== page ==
Never having received any notable award in her life, Carol Flannery said she was shocked to learn she was a recipient of the Murray Education Foundation’s Pinnacle Awards.
"It was a big surprise," Flannery said. "My mouth was as wide open as it’s ever been."
Tenth annual Pinnacle Awards
Recognition of excellence in education in the Murray City School District
Honorees include four educators, one employee and one volunteer
Recipients receive $500 cash award, statuette and gift basket
Awards ceremony held Thursday, March 28, at Murray High School
The Pinnacle Awards are given out to Murray City School District’s educators, employees and volunteers who show excellence and dedication to education. The foundation selected six honorees this year.
Flannery has volunteered at Viewmont Elementary for seven years. In 2005, she retired from being a records clerk at the West Valley City Police Department.
"After I retired, I asked myself, ‘What am I going to do with my life?’ " Flannery said.
Although her professional career didn’t really have to do with education, her role as a mother and grandmother afforded her the chance to instill a passion for reading in the next generation.
"My kids are great readers, and my grandsons are fantastic readers," Flannery said. "Every kid needs to have the best opportunity they can to be good readers."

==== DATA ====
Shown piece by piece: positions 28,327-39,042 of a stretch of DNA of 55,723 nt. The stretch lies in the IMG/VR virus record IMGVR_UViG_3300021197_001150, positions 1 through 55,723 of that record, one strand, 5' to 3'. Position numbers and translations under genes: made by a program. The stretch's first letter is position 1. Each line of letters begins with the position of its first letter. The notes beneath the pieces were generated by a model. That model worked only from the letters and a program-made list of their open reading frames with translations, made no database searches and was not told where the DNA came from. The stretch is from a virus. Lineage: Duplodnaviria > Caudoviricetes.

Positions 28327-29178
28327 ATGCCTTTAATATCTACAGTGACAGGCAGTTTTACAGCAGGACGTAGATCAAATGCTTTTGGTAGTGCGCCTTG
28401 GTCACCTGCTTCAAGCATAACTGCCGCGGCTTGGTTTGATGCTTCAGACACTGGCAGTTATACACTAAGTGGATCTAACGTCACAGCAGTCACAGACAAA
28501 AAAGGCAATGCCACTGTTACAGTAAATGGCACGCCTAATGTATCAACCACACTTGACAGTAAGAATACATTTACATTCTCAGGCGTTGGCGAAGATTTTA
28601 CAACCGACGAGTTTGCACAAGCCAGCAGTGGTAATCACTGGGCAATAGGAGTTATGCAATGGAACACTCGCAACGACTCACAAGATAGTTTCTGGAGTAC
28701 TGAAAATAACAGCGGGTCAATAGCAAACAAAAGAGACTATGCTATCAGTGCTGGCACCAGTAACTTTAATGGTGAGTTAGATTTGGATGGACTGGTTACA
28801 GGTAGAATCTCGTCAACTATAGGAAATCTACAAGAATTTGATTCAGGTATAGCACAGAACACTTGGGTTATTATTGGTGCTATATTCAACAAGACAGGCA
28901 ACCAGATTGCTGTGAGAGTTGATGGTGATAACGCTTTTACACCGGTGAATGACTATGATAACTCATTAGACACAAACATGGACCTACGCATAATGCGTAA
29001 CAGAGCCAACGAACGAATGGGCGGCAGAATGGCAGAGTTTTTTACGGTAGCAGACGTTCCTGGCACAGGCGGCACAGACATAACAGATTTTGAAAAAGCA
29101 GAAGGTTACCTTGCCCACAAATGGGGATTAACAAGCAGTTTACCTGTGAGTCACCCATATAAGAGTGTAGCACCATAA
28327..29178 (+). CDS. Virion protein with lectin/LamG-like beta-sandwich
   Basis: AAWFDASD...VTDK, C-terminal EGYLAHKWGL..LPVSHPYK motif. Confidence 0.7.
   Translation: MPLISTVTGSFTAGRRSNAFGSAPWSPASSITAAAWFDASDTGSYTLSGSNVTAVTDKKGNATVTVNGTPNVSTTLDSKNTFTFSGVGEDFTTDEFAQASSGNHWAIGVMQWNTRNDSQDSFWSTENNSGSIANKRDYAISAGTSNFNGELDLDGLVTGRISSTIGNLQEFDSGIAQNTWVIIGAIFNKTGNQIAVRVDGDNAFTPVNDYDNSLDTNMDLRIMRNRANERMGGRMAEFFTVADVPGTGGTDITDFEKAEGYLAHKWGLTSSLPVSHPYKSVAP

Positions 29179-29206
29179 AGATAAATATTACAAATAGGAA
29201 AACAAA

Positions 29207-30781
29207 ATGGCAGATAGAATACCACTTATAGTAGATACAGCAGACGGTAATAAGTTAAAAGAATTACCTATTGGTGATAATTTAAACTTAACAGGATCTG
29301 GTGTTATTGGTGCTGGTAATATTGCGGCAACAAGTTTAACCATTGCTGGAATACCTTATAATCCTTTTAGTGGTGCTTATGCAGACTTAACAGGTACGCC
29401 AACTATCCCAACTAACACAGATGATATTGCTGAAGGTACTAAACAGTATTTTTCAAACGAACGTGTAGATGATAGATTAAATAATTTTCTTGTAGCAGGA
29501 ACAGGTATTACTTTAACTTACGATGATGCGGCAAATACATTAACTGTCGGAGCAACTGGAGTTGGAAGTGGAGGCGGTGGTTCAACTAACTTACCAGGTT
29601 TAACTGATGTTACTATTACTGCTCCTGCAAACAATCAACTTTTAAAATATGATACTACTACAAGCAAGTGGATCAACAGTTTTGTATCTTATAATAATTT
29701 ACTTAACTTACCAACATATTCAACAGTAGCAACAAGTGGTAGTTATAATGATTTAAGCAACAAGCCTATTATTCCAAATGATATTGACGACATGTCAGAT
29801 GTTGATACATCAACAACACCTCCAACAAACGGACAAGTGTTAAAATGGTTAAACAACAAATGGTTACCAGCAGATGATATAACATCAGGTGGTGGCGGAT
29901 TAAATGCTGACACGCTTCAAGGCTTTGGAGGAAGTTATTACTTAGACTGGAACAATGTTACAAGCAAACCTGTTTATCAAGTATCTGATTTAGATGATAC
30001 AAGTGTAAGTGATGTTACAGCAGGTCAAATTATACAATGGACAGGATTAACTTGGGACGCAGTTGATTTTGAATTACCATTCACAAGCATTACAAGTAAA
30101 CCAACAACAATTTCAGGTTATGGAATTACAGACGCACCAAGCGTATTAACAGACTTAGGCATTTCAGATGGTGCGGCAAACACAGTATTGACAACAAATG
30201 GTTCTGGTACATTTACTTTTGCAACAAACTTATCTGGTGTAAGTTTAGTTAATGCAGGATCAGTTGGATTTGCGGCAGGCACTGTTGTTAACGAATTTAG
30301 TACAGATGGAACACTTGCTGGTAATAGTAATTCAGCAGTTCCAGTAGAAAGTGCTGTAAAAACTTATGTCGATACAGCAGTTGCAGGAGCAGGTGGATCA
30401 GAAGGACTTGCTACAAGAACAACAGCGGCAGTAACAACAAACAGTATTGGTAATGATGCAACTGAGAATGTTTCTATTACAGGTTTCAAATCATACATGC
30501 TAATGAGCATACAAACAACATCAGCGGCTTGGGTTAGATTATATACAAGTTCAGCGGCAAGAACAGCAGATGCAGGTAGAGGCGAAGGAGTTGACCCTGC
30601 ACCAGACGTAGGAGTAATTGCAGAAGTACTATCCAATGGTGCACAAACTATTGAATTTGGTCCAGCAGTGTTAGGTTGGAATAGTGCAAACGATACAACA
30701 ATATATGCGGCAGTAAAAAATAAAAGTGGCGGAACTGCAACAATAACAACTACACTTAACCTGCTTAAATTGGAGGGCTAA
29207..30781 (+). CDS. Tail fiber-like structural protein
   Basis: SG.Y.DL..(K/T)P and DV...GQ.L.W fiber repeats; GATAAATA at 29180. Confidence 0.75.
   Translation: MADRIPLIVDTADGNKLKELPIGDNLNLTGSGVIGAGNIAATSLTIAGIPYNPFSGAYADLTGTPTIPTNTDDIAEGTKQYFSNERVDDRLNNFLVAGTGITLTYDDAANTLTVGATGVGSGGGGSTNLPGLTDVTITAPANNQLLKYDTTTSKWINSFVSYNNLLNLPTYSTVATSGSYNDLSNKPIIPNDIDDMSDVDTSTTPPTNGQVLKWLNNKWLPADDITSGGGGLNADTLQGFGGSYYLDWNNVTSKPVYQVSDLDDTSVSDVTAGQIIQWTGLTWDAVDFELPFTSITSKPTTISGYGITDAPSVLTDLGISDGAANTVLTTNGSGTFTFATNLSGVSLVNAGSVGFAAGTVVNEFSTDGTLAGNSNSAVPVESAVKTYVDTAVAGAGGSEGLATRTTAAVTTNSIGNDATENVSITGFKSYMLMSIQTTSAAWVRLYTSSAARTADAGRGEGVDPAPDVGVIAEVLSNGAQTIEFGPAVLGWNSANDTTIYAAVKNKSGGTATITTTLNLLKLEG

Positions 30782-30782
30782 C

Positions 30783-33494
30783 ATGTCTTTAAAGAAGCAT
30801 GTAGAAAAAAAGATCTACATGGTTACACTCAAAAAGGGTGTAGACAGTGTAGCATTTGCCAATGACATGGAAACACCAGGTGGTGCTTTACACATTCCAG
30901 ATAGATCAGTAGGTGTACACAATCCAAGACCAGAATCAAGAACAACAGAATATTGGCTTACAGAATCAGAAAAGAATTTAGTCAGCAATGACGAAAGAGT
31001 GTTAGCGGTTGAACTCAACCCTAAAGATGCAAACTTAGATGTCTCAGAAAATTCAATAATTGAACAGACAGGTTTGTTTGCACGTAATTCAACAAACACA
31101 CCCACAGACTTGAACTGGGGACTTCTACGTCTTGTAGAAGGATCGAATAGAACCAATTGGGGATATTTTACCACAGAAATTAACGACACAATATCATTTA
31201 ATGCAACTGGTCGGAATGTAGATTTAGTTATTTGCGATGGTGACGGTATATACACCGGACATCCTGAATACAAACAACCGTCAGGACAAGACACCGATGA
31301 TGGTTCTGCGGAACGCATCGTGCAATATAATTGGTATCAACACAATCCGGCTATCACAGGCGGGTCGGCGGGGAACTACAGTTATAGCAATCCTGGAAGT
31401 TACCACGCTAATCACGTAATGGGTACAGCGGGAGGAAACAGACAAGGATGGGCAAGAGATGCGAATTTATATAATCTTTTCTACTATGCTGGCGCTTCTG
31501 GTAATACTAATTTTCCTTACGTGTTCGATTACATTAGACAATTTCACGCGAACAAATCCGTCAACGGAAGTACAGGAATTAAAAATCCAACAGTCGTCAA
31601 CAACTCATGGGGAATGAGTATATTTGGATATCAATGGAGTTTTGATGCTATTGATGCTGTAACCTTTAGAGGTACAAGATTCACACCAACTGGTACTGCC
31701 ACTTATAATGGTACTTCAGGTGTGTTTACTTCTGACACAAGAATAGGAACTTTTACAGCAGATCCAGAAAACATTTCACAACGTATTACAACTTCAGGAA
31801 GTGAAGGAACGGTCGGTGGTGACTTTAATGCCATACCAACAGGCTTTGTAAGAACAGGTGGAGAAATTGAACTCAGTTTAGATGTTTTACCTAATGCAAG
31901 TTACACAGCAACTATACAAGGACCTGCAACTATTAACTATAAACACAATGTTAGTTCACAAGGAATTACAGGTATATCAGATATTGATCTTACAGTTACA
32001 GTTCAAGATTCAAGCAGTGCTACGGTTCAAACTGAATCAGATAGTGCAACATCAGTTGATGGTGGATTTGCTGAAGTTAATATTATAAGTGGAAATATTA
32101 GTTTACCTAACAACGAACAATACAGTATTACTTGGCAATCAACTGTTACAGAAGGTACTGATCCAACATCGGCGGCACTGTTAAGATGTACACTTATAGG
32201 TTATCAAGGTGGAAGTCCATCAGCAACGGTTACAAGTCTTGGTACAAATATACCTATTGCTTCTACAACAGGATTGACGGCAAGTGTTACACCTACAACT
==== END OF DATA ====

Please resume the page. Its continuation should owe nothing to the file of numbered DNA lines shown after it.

About three months after retirement, Flannery contacted Viewmont Elementary and asked if anyone needed help. She chose the school because it’s the closest one to her house.
Flannery works particularly with students who tested below reading level. Her goal is to read with them, correct their mistakes and help them learn words so they can improve test scores.
"Second- and third-graders are the best," she said. "They look at you with this wonderment, and they think you’re so smart for knowing these words."
Flannery said she didn’t know about the Pinnacle Awards, so when she walked into the classroom one day and there were several people from the district, she didn’t have the slightest clue they were there to congratulate her.
"I saw all these adults standing in the class, and I thought, ‘But I’m in the right place,’ " she said.
Currently, Flannery works with 12 students. She goes there once a week for two hours. She said it’s fun to interact with the kids.
"They’re so sweet and nice when they come running up to you and hug you," Flannery said.
Seeing the success that the students make in reading really makes it rewarding for her.
"It makes you feel good, and it makes you feel like you’re doing something worthwhile," she said.
Michelle Miller is the third-grade teacher whose class Flannery has been volunteering in, starting last year.
"She has [volunteered] for many, many years without any fanfare," Miller said. "She’s never been solicited or asked, but she just shows up, and that’s when the true recognition comes in."
Miller said the kids enjoy spending time and learning with Flannery.
"She comes faithfully every single week," Miller said. "Our school and these kids at the school have benefited for many years from her and her contribution."
Debbie Parker, who tutors students in second through fourth grade, also is impressed with Flannery’s commitment to help.Next Page >
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